Editors' Choice

Science  22 Jun 2018:
Vol. 360, Issue 6395, pp. 1311
  1. Planetary Science

    Benzene ice clouds in Titan's atmosphere

    1. Keith T. Smith

    Night-side view of Saturn's moon Titan, showing its hazy atmosphere

    PHOTO: NASA/JPL-CALTECH/SPACE SCIENCE INSTITUTE

    Titan, the largest moon of Saturn, has a thick atmosphere composed mostly of nitrogen, with smaller amounts of organic molecules such as methane and benzene. Vinatier et al. have analyzed infrared spectra of Titan obtained by the Cassini spacecraft during flybys of the moon. In addition to the expected gas-phase species, colder regions show a spectral signature consistent with solid benzene. After eliminating alternative explanations, the authors conclude that stratospheric clouds of benzene ice are present, particularly over Titan's south pole. The clouds are analogous to high-altitude cirrus clouds on Earth, which are composed of solid water-ice crystals.

    Icarus 310, 89 (2018).

  2. Organic Chemistry

    Making a triple negative

    1. Jake Yeston

    The trifluoromethanesulfonyl (Tf) group is remarkably adept at stabilizing negative charge: It boasts highly withdrawing fluorines and sulfur-oxygen bonds that can delocalize electrons through resonance. Höfler et al. took full advantage of these properties in generating a molecule with three independent anionic carbon centers. The synthetic reaction coupled triformylmethane with three equivalents of Tf2CH2, after which a base deprotonated all three Tf-substituted carbon centers. The compound was characterized by crystallography and showed trigonal-planar geometries at each charged carbon.

    Angew. Chem. Int. Ed. 10.1002/anie.201803647 (2018).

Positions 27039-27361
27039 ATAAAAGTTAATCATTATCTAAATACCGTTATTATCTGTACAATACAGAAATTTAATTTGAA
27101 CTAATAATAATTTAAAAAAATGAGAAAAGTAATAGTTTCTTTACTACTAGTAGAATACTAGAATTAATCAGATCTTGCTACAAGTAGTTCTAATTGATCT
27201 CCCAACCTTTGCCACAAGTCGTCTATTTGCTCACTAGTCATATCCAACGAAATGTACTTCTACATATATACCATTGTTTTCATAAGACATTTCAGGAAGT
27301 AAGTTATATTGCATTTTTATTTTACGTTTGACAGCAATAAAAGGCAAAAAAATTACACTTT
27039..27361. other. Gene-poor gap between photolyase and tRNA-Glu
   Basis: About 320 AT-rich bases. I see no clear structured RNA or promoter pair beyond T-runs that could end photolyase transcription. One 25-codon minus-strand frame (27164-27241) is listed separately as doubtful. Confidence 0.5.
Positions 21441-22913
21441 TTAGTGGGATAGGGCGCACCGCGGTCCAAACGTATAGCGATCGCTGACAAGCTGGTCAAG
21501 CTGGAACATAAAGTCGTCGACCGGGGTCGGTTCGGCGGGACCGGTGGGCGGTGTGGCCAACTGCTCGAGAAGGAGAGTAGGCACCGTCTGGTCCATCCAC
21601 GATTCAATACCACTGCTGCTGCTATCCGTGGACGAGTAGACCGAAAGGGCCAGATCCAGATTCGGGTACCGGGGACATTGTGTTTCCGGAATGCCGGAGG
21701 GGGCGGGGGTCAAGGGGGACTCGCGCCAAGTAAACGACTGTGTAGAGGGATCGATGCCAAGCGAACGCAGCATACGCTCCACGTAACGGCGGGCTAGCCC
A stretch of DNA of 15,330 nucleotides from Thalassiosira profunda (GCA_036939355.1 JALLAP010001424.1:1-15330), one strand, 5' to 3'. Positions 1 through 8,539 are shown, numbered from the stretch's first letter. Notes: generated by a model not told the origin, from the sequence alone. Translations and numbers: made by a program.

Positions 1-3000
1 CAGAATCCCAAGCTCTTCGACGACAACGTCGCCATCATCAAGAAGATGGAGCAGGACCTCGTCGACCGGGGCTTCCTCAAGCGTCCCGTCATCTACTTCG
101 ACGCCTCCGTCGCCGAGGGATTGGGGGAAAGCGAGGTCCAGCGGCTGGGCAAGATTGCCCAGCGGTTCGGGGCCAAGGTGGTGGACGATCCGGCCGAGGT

3. Planktonic Neuroscience

    Paired photoreceptors function as an oceanic depth gauge

    1. Pamela J. Hines

    Two different photoreceptors allow an annelid to choose its depth.

    PHOTO: MARTIN GÜHMANN (CC BY-SA 4.0)

    Ciliary photoreceptors, which are typical of vertebrates, differ in morphology and in type of opsins from the rhabdomeric photoreceptors characteristic of annelids. Larvae of the marine annelid Platynereis dumerilii have both kinds of photoreceptors. Verasztó et al. worked out the circuits and responses driven by this pairing. The ciliary photoreceptors respond to ultraviolet (UV) light, causing the larvae to swim away from it. The rhabdomeric photoreceptors respond to blue light and drive a phototactic response. At the ocean surface, the UV-avoidance response dominates, driving larvae downward, whereas at greater depths, the phototactic response dominates, driving larvae toward the surface. When the swim-upward signal balances out the swim-downward signal, the larvae have found their favorite depth.

    eLife 10.7554/eLife.36440 (2018).

  4. Oncology

    A ray of hope for advanced breast cancer

    1. Paula A. Kiberstis